Posted September 24, 2021 by 2021 by Charles A. Zonfa, MD, FACOG | Chief Medical Office
Losing your balance is no laughing matter. It’s one thing to be clumsy and trip over the rug from time to time, but falling is one of the most dangerous medical issues facing older people. According to the Centers for Disease Control and Prevention, one in four adults over age 65 takes a serious fall each year.
Maybe you feel less stable walking downstairs these days or pivoting on the tennis court isn’t as easy. Whatever it is, there are many reasons you might feel unsteady on your feet as you age.
Aging can affect the several body systems responsible for balance, such as vision, your brain and vestibular system (the balance organs in your inner ear). In addition, side effects from medications or chronic conditions, such as arthritis, stroke and neurological disorders, including Parkinson’s disease, can affect your brain and central nervous system.
The good news is there are exercises you can do to improve your balance and mobility, while reducing your risk of falls and injuries. SummaCare offers 7 ways to strengthen your core and lower-body muscles to get steadier on your feet. It might just help you stay independent longer and more easily carry out your daily activities.
- One-legged stand: Start by holding yourself steady on the back of a heavy chair. Bending at the knee, lift one leg to knee level and hold for 10 seconds. Repeat 10-15 times and switch to the other leg. As it gets easier, you could even try this while doing the dishes or waiting in line at the grocery store.
- Weight shifts: Stand with your feet hip-width apart, lean slowly toward one leg until it’s bearing all your weight and lift the other foot off the floor. Hold for up to 30 seconds and move to the other side. To make it more challenging, close one or both of your eyes.
- Heel-to-toe walks: Walk slowly in a straight line, touching your heel to your opposite foot’s toe. Do this for about 20 paces along the wall, if necessary. Then, walk backward, heel to toe, in a straight line. As it becomes easier, try increasing the number of steps and don’t use the wall for support.
- Yoga and Pilates: To keep your balance, you need strong core muscles that can hold you steady as you stand, walk or make other movements. Pilates includes moves that help you stretch and strengthen your core, back and lower body, while holding yoga poses naturally challenges and improves your sense of balance.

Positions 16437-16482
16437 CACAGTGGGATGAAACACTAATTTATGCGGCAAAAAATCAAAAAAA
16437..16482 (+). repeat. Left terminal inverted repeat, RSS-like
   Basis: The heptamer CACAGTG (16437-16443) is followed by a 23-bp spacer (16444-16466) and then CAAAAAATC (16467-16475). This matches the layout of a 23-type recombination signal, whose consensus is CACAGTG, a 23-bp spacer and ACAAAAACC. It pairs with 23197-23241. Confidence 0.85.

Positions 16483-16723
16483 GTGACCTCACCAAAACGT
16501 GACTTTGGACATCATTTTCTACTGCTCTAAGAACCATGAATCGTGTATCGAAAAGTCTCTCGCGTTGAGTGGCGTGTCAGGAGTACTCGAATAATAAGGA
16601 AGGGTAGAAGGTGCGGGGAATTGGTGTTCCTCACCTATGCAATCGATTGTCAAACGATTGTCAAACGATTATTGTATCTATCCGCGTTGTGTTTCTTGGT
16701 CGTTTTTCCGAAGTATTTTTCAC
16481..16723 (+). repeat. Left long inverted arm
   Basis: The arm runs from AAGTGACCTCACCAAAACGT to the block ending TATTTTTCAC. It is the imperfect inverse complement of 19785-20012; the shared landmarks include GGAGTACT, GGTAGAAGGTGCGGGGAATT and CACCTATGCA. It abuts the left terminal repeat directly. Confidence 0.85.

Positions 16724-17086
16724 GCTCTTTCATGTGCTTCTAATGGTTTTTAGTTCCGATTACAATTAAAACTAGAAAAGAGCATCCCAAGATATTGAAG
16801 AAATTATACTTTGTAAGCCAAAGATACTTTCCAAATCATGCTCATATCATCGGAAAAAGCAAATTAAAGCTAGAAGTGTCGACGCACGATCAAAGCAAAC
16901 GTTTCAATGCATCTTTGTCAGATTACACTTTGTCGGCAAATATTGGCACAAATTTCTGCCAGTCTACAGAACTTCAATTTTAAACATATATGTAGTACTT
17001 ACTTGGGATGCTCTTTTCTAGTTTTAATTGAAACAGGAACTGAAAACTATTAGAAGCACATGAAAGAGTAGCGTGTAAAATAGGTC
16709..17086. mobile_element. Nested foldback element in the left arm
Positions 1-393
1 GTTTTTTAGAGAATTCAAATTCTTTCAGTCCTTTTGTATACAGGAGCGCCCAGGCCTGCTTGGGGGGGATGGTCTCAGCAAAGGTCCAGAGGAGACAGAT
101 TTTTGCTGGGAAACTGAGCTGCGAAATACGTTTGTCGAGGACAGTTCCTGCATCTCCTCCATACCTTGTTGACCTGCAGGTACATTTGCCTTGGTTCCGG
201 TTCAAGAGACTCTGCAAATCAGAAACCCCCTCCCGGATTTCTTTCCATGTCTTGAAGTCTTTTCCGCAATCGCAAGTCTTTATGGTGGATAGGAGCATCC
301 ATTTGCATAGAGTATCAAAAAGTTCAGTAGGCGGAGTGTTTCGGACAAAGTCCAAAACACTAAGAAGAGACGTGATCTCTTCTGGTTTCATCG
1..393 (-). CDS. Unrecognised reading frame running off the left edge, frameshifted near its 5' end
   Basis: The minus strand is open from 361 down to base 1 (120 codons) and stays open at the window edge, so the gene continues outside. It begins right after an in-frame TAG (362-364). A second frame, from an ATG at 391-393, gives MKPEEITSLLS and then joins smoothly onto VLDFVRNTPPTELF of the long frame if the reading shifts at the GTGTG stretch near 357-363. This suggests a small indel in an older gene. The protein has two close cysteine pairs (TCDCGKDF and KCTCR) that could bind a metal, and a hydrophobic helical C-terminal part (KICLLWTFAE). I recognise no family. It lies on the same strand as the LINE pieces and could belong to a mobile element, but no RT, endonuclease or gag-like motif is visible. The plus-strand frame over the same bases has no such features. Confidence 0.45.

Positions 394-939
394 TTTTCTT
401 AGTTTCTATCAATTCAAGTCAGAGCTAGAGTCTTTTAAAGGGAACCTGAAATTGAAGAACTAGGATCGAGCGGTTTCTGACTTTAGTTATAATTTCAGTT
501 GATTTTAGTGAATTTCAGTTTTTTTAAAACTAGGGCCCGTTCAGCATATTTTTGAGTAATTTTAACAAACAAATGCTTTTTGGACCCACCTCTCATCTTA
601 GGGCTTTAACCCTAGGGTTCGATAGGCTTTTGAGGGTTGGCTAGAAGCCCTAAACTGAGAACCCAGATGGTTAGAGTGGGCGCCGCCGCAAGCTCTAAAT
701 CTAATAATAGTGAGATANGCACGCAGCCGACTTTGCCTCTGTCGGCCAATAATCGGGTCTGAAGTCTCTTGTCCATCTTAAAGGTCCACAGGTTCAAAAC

- Tai chi: A form of mind-body movement training, tai chi incorporates a series of slow, meditated poses that gradually shift your weight and extend your limbs to challenge your balance. Recent studies have shown practicing tai chi can improve balance, stability and flexibility in older adults and those with Parkinson’s disease.
- Aerobics and strength training. Lower-body exercises are beneficial in keeping your legs strong to reduce your risk for falls and balance issues. Walking, biking and climbing stairs strengthen muscles in your lower body. If you’re unsteady, try a stationary bike or stair stepper to start. Also, simply lifting weights with machines or doing bodyweight exercises, such as squats or lunges, can also build muscles in your lower body to steady yourself.
- Try new tools. There are many exercise tools available at the gym or for purchase that can help you improve your balance. Stand on a balance board, circular boards with a sphere underneath, which helps improve balance and agility. You can also do exercises on a stability ball to strengthen your abs and back. Stability balls also can be used as a weight bench, so you can strengthen your muscles and work on balance at the same time.
It’s important to find balance in all areas of your life, and that should include your body, too. Research has shown regularly doing the right exercises can help people at any age or ability level dramatically improve their balance.